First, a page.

Black Elk Energy Faces Felony Charges in Connection with 2012 Explosion that Killed Three

Federal felony charges were filed in New Orleans, Louisiana this week against Black Elk Energy Offshore Operations in connection with a 2012 explosion at an oil rig in the Gulf of Mexico that killed three workers and badly injured three others.


The criminal charges track a 2013 report from the Bureau of Safety and Enforcement that found that the deaths were “caused by a number of decisions, actions and failures by Black Elk and contractors retained by Black Elk while conducting construction operations.”

“These failures reflect a disregard for the safety of workers on the platform and are the antithesis of the type of safety culture that should guide decision-making in all offshore oil and gas operations,” the report found.

Specific safety failures include — no hazard identification; conducting “hot work” without taking required safety precautions; failure to isolate hydrocarbons inside an oil tank; ineffective communication among contractors; and a climate in which workers feared retaliation if they raised safety concerns.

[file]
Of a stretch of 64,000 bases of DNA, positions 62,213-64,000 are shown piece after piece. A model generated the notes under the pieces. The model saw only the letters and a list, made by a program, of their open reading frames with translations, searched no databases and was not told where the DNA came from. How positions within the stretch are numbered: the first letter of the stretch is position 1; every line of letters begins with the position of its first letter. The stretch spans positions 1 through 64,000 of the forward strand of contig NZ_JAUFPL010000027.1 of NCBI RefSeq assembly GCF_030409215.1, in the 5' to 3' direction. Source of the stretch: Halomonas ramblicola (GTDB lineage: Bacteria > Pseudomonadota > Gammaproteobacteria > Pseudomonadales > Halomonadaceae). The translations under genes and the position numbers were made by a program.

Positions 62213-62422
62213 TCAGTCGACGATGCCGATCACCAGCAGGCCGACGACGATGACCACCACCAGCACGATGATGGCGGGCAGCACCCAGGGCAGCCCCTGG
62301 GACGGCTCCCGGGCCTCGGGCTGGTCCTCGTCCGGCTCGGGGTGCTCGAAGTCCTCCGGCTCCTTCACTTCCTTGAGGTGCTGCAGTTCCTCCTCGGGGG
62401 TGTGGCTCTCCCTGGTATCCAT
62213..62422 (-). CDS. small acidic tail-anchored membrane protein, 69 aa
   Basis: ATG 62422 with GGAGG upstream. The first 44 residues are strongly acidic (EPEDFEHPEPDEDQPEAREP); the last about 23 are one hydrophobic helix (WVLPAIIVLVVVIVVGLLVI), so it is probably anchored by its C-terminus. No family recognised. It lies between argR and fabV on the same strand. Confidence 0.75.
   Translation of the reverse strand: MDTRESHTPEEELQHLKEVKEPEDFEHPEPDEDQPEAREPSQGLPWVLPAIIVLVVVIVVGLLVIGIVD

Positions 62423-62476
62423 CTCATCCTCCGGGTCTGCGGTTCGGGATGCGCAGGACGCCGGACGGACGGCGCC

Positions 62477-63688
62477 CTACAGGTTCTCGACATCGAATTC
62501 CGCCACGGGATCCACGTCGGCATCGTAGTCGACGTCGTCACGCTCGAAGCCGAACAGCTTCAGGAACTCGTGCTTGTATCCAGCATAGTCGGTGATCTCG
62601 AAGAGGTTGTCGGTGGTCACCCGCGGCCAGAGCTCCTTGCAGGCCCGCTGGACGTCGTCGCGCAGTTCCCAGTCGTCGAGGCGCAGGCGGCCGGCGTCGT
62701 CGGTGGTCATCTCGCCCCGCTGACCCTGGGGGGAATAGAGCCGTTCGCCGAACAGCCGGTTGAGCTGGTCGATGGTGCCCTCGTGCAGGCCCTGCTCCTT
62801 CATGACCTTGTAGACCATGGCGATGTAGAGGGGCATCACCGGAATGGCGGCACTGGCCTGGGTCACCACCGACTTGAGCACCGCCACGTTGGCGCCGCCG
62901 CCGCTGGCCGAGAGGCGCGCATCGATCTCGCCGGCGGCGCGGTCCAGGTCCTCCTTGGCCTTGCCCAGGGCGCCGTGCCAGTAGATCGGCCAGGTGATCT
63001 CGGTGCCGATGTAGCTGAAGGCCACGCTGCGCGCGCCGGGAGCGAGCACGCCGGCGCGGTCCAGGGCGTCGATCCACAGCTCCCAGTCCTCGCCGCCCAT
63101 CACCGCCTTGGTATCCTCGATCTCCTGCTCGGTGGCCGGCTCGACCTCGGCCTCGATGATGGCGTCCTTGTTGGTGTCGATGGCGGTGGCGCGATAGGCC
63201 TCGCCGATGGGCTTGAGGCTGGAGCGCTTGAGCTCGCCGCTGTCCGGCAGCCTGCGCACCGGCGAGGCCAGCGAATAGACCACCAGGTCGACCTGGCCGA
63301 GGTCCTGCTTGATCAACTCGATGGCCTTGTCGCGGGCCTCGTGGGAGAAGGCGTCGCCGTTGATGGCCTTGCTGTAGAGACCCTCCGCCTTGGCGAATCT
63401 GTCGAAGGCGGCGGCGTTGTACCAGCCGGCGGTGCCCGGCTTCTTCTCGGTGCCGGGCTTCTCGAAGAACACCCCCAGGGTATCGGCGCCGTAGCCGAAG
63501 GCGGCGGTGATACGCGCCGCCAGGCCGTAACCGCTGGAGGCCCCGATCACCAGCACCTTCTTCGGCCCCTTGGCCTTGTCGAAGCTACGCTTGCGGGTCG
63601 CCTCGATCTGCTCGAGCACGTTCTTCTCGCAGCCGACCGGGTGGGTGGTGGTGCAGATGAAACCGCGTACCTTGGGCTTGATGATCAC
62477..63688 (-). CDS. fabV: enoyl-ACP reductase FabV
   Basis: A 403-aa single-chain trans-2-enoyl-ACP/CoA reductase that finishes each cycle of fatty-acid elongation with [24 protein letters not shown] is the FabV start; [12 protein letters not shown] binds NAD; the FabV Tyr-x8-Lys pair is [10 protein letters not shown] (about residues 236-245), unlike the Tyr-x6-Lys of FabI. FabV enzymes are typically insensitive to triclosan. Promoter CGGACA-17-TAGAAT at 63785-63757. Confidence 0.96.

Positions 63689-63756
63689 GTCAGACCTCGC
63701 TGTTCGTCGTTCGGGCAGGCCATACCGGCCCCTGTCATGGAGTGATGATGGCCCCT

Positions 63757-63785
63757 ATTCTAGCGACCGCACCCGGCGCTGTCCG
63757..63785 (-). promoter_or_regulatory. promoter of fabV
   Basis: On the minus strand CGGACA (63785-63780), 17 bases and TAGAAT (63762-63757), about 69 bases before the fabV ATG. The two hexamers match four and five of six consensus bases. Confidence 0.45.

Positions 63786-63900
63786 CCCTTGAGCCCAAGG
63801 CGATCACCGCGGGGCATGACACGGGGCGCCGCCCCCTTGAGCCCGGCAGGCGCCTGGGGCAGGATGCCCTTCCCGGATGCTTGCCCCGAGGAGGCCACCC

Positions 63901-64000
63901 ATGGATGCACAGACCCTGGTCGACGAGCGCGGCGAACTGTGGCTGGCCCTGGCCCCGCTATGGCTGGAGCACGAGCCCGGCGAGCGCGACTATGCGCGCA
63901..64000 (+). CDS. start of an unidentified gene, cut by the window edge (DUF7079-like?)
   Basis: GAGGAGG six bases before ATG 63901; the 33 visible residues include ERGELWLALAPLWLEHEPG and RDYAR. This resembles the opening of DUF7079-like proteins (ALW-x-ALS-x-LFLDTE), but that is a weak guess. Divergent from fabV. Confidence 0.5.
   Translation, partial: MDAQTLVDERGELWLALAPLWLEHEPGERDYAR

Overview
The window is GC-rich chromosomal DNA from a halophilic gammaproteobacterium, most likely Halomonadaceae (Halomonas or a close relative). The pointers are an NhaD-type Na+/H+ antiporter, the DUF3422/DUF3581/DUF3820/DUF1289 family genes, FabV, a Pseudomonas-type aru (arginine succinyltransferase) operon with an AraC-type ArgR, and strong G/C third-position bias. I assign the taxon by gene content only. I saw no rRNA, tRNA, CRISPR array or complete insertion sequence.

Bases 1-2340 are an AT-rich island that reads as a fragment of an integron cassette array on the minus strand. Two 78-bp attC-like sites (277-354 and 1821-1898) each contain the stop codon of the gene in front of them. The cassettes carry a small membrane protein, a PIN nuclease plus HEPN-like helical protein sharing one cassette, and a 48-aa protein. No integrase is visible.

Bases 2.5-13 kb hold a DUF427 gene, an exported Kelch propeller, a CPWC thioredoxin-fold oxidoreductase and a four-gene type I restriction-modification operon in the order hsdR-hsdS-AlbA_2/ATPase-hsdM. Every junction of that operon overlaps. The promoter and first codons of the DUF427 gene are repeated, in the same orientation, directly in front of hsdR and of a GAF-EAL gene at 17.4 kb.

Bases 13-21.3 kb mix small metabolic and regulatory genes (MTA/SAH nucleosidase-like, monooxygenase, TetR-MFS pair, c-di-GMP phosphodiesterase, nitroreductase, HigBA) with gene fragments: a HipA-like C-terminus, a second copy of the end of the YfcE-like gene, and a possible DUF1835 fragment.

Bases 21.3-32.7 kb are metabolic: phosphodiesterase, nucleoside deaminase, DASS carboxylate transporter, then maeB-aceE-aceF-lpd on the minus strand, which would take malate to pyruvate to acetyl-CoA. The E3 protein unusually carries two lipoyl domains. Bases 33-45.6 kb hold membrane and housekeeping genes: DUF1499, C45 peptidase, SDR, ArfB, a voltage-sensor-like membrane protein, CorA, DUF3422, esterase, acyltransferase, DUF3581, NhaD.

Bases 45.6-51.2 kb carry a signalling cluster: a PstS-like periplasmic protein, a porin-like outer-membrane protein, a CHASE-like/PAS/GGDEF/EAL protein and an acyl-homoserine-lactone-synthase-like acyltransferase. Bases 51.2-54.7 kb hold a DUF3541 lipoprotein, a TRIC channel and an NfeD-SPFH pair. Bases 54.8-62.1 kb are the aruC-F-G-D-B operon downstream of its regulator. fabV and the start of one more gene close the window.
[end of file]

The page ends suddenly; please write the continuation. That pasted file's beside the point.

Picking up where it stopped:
University of Maryland law professor Rena Steinzor is the author of the book — Why Not Jail? Industrial Catastrophes, Corporate Malfeasance, and Government Inaction.

Steinzor says that the criminal charges in the Black Elk Energy case is momentous because offshore drilling in deepwater is the equivalent of “the Wild West without a sheriff.”

“Now, it would seem, if this most dangerous of industries goes so far as to kill its workers, at least the company will pay,” Steinzor said.  “I only hope a few senior managers are indicted.”

“Three workers were killed here in an entirely preventable explosion caused by a reckless disregard of fundamental safety rules.  They were sent into weld near a tank emitting highly flammable gases and the big surprise is that more did not die.“

“Throughout the Gulf and in the Arctic, regulators are days late, many dollars short and even when they ride into town, they give advance warning because they get to the rigs by helicopter, asking for permission to both land and stay aboard.

“As the Deepwater Horizon disaster showed, operations are high hazard and bad communication between warring contractors makes such risks even worse,” Steinzor said.

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